Avoiding Trailhead Theft
Hiking is an escape from civilization, a chance to relax and break free from the pressures from our crazy everyday world.
Nothing ruins that experience like returning to the trailhead to find your car broken into.
Car break-ins at trailheads are relatively rare, but they do happen, and they tend to cycle from area to area.
We've been receiving recent reports of frequent car break-ins off the Mountain Loop Highway at trailheads to hikes such as Lake 22 and Mount Dickerman. Elsewhere, a perennial problem area is the Rachel Lake trailhead in the Cle Elum Ranger District.
How can you avoid the disappointment and hassle of a broken window and stolen stuff after a hike?
The number one rule is: Don't leave anything valuable in your car. That means wallets, cameras, iPods, and other electronic equipment. Rule number two is: the glove compartment and trunk aren't safe. A thief can and will break a window and pop open your trunk from inside the car. To help demonstrate to thieves that your car doesn't have any valuables in it, empty and leave your glove compartment open. With my Subaru station wagon, I leave the trunk area cover open so that thieves can see all we've left in there are dirty socks and directions to the trailhead.Some hikers go so far as to leave their cars unlocked to demonstrate there's nothing worth taking and to prevent an exploratory window break.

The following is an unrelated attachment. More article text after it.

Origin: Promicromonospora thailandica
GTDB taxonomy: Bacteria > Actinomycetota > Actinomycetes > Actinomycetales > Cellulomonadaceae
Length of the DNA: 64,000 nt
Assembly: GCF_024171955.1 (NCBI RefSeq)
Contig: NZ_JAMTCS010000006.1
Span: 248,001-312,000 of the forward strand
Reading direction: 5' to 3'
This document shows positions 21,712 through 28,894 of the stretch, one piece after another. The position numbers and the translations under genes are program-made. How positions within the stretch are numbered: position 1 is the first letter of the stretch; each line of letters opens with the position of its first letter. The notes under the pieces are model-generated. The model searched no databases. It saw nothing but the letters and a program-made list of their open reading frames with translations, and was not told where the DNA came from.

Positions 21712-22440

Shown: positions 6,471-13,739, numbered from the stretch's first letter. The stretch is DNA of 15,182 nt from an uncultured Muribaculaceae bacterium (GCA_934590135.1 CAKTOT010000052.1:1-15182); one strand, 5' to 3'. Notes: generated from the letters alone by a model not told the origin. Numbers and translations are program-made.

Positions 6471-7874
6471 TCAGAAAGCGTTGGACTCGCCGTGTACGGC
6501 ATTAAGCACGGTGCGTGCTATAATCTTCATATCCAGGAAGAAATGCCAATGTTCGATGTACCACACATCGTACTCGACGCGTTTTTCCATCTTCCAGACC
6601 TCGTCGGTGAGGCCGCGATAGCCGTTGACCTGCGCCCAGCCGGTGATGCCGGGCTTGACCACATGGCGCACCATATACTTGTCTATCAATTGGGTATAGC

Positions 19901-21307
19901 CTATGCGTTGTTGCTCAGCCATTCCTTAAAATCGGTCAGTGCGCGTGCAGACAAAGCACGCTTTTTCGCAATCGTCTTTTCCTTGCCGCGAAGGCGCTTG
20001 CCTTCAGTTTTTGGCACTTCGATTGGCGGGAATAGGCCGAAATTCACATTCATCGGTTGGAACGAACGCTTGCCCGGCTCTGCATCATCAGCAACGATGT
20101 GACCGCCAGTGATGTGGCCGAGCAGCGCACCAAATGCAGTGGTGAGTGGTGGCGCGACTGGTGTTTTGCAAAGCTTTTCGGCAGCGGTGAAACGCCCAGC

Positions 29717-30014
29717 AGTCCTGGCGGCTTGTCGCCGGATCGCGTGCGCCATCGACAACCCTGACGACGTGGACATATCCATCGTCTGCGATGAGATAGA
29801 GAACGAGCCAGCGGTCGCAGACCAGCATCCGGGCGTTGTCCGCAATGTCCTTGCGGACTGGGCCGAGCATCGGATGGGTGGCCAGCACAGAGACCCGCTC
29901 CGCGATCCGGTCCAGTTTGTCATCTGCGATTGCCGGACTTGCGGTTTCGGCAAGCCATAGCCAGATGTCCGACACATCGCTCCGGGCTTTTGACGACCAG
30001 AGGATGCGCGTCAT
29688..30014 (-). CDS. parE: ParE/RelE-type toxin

Remember, trailhead thieves aren't looking to steal cars, they're looking for credit cards and electronic equipment they can quickly sell for cash. If you do experience a break-in, be sure to report it to the nearest ranger station. This helps rangers determine where the problem areas are and better patrol the area.
If you absolutely must bring your iPod and stuff with you, but don't want to carry it on your hike, put it in a ziplock and stash it somewhere off the trail. I've done this on a long overnight in the Olympics and it worked fine. Just remember where you stashed it!